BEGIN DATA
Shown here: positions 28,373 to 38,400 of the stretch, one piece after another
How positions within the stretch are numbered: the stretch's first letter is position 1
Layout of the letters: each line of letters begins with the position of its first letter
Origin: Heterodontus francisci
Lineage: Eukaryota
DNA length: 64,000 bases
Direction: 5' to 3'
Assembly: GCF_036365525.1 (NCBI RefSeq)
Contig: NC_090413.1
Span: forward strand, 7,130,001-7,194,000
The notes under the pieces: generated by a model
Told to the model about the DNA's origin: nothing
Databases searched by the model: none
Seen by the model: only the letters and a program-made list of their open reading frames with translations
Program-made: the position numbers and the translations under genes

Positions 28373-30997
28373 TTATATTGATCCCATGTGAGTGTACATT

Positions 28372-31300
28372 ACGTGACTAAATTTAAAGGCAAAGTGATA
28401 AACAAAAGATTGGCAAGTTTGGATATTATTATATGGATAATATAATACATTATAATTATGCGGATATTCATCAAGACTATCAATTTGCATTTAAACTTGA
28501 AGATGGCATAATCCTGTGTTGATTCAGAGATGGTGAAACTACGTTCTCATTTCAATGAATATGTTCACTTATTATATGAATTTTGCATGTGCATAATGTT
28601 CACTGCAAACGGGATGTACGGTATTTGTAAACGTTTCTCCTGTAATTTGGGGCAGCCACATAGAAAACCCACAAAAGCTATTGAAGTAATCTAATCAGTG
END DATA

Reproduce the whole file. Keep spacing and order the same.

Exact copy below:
Shown here: positions 28,373 to 38,400 of the stretch, one piece after another
How positions within the stretch are numbered: the stretch's first letter is position 1
Layout of the letters: each line of letters begins with the position of its first letter
Origin: Heterodontus francisci
Lineage: Eukaryota
DNA length: 64,000 bases
Direction: 5' to 3'
Assembly: GCF_036365525.1 (NCBI RefSeq)
Contig: NC_090413.1
Span: forward strand, 7,130,001-7,194,000
The notes under the pieces: generated by a model
Told to the model about the DNA's origin: nothing
Databases searched by the model: none
Seen by the model: only the letters and a program-made list of their open reading frames with translations
Program-made: the position numbers and the translations under genes

Positions 28373-30997
28373 TTATATTGATCCCATGTGAGTGTACATT

Positions 28372-31300
28372 ACGTGACTAAATTTAAAGGCAAAGTGATA
28401 AACAAAAGATTGGCAAGTTTGGATATTATTATATGGATAATATAATACATTATAATTATGCGGATATTCATCAAGACTATCAATTTGCATTTAAACTTGA
28501 AGATGGCATAATCCTGTGTTGATTCAGAGATGGTGAAACTACGTTCTCATTTCAATGAATATGTTCACTTATTATATGAATTTTGCATGTGCATAATGTT
28601 CACTGCAAACGGGATGTACGGTATTTGTAAACGTTTCTCCTGTAATTTGGGGCAGCCACATAGAAAACCCACAAAAGCTATTGAAGTAATCTAATCAGTG